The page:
Turning the corner: Despite cancellations and empty galleries, pro golf is staging a recovery in the pandemic

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Sophia Popov

Bad news is relative: cancellations of events, and news of more players testing positive for the Coronavirus no longer makes news. In that vein, readers aren’t likely to stop and think about the fact that The Hero World Challenge—an unofficial 18-player event hosted by Tiger Woods-scheduled to be held in the first week of December in Albany, Bahamas, has been called off. Or for that matter, the fact that Adam Scott is the latest player to have contracted this dastardly virus.

Your columnist, for one, was more distressed seeing the sudden drop in the quality of play by one of the most dependable and consistent players in the history of the game-Phil Mickelson. Leading up to his 50th birthday, Mickelson had been going through one of the worst patches of his career. That changed when the veteran qualified for the Champions Tour and quickly proceeded to win both events he teed it up at. It’s been really fun for me to play and compete on (PGA TOUR Champions), a lot more so than I thought it would be. I’m surprised how much fun I’m having, how much fun it is to see some of the same guys that I’ve seen for so many years and haven’t had a chance to be with them for a number of years now. I seem to get a little bit of confidence and I’m hoping to bring that over into this event…” said Mickelson on the eve of the ZOZO Championship. Just what is it about the Champions Tour that seems to mellow players down? Mickelson even paid paid tribute to none other than arch-nemesis, Woods for getting him to up his fitness game. “Looking back, I wish I had been a little bit more committed fitness?wise in the height of my career… (but) Tiger pushed me to start training a little bit more, which has helped me elongate my career.” Unfortunately Mickelson, couldn’t reprise his winning form at the event — both he and playing partner, Woods, finished way down in the field. The ZOZO Championship was won by a resurgent Patrick Cantlay who returned from an injury-related hiatus to the tour. Cantlay, who looked certain to set records when he turned pro in 2017, has not had the support he needed from his back. This time though, it held up, and the youngster pulled off a string of four birdies on five holes on the final stretch to wipe out a four-shot deficit and win by one over Jon Rahm and Justin Thomas. This was Cantlay’s third PGA Tour win.

Another player who’s returned to the mix recently is our very own Anirban Lahiri. Back in the game at this week’s Bermuda Championship after a three-week hiatus, Lahiri sounded positive. “I played some good golf at this venue last year with rounds of 66 and 73 before withdrawing in the third round. It’s a pretty nice golf course. It’s unique. Obviously the biggest challenge here is the wind and I consider myself to be a pretty good wind player. I’ve had a lot of good results at windy venues and the grasses are tropical, so it’s a lot like what I’m used to playing…”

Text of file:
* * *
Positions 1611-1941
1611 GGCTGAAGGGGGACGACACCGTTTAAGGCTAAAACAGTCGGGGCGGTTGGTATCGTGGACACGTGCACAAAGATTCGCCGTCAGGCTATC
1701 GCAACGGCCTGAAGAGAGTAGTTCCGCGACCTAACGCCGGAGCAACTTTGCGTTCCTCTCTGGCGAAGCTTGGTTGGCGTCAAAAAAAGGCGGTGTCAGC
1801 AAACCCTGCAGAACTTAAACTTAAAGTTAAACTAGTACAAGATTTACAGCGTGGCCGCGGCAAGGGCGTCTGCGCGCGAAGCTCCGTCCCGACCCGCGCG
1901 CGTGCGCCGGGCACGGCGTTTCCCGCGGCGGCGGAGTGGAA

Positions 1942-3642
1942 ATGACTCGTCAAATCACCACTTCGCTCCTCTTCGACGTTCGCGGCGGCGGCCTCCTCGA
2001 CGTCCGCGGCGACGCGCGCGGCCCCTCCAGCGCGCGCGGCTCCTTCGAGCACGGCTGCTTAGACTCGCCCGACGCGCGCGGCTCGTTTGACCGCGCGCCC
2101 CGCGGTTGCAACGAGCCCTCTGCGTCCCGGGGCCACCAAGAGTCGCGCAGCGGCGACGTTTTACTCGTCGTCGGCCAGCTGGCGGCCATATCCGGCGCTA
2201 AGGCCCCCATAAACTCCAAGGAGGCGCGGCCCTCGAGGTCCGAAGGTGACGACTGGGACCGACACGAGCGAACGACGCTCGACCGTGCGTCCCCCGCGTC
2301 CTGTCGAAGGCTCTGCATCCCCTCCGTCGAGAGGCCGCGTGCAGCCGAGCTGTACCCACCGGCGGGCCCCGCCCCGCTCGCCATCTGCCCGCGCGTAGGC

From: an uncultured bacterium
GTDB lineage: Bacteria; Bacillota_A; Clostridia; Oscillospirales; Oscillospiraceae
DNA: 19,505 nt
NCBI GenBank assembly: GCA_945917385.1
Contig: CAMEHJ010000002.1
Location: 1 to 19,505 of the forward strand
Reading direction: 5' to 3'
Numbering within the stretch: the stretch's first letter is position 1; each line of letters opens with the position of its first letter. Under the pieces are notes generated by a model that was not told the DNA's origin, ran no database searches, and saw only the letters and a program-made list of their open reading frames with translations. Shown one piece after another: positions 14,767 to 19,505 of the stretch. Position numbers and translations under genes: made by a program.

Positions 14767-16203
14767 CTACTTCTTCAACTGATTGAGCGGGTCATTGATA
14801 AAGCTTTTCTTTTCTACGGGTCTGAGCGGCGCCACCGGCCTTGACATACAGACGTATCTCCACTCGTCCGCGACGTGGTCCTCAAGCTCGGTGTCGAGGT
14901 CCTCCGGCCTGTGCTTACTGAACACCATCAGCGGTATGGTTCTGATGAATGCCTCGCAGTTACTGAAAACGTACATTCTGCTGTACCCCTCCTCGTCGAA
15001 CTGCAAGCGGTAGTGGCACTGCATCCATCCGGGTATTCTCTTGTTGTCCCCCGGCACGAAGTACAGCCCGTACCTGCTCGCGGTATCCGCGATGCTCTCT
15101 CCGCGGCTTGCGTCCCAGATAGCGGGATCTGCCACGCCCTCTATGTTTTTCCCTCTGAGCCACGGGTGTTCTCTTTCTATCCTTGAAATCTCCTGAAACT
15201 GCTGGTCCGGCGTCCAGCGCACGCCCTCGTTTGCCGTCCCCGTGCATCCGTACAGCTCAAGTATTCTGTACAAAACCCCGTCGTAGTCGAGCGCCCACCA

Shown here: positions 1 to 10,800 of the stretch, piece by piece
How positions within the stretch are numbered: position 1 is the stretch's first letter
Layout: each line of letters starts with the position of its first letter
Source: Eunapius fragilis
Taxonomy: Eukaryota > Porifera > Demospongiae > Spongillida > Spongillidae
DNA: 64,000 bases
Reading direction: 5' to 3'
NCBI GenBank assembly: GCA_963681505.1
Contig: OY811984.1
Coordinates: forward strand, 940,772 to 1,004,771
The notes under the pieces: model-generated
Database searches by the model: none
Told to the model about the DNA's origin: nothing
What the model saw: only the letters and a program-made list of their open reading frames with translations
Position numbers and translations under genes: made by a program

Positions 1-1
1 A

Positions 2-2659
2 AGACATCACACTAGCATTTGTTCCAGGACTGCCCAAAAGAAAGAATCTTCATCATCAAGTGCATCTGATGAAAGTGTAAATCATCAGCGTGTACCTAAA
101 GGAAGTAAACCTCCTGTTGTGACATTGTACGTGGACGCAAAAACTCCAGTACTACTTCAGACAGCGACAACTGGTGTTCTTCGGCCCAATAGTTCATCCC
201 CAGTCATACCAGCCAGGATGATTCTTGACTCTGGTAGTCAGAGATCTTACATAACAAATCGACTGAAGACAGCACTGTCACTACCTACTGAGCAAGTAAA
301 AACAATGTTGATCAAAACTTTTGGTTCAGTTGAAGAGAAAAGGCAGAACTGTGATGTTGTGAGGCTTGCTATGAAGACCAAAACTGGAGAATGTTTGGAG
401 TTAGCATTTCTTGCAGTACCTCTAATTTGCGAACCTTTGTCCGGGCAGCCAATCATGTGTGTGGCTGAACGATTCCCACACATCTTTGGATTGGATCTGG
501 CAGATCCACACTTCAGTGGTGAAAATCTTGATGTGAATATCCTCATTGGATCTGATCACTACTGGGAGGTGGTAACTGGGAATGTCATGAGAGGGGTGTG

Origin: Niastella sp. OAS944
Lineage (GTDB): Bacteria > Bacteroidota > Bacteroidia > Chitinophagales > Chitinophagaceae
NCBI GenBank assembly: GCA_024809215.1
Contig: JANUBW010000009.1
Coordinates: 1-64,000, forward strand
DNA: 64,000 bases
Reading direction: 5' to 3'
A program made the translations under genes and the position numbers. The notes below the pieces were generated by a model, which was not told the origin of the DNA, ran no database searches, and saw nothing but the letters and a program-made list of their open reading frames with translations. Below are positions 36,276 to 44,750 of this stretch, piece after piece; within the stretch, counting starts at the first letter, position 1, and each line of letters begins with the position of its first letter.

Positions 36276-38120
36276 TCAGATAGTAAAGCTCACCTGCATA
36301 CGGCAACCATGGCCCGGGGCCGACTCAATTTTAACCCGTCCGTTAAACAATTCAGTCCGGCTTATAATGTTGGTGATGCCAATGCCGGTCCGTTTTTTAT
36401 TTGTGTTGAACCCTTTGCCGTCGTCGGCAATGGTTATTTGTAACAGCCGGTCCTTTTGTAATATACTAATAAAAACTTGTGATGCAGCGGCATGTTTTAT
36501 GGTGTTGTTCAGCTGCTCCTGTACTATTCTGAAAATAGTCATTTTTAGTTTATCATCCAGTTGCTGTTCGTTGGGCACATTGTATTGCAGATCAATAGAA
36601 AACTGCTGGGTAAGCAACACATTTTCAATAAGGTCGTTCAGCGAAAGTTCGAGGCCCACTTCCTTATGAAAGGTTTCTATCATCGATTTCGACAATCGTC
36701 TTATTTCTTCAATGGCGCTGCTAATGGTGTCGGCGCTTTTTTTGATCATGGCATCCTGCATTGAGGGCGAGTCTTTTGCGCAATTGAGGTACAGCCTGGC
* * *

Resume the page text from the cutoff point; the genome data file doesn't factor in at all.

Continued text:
Lahiri who had a disastrous last season felt that he’s back on his game. “I feel I’m definitely close to playing my best golf. How close, I don’t know. Might be this week, might be two weeks from now. “The flip side of the lockdown has been the extended sessions Lahiri has managed to have with coach Vijay Divecha. “Obviously spending extended time with my coach back in India made a huge difference and that’s beginning to show. I trust my game a lot more, I’m hitting my irons a lot better, which has basically always been my strength but not so much so in the last couple of years.”

Lahiri had one of the most dramatic lockdown stories: in India to play the Indian Open earlier this year, the Bengaluru lad got estranged from his clubs (that were deposited at the academy he practices at) and and didn’t hit a ball for over two months. “It’s probably the longest I’ve been away from my clubs for 20 years, maybe more. I think that also gives you some perspective. It builds the hunger to come back and motivates you, something that can suffer when you have an extended period of bad golf like I did, so that was the big take-away for me,” said the seven-time international winner.

In the shadow of the unimpeded march of the Coronavirus, the show rolls on, albeit sans spectators, and often with less than full-strength fields. It’s been a pretty life-changing experience for most, but for Sophia Popov, the 28-year-old winner of the Women’s British Open, it’s been a dramatic transformation. At the end of the 2019, Popov, was competing on the Cactus Tour, an Arizona-based circuit for fledgling women’s golf pros. She entered the Open ranked 304th in the world and stared down the best players in the world to win. Today she’s in the world’s Top 25, and has a two-year exemption on the LPGA. “It’s been crazy, a little bit of a whirlwind,” Popov said. “Winning the Open was surprising not just to everyone else but to me, too. I’ve been trying to let it soak in while at the same time having a lot more on my plate. It’s changed my life in a really great way.” Popov’s $675,000 winner’s cheque for the Open didn’t even count as official earnings because she wasn’t an L.P.G.A. member. She says it felt really strange when the money was deposited into her account. “It came later in the week and you look at it and go, ‘Man, it feels like something illegal is happening on your account.’” Now that’s a heartwarming story if there ever was one. God knows we need more of those.

A golfer, Meraj Shah also writes about the game

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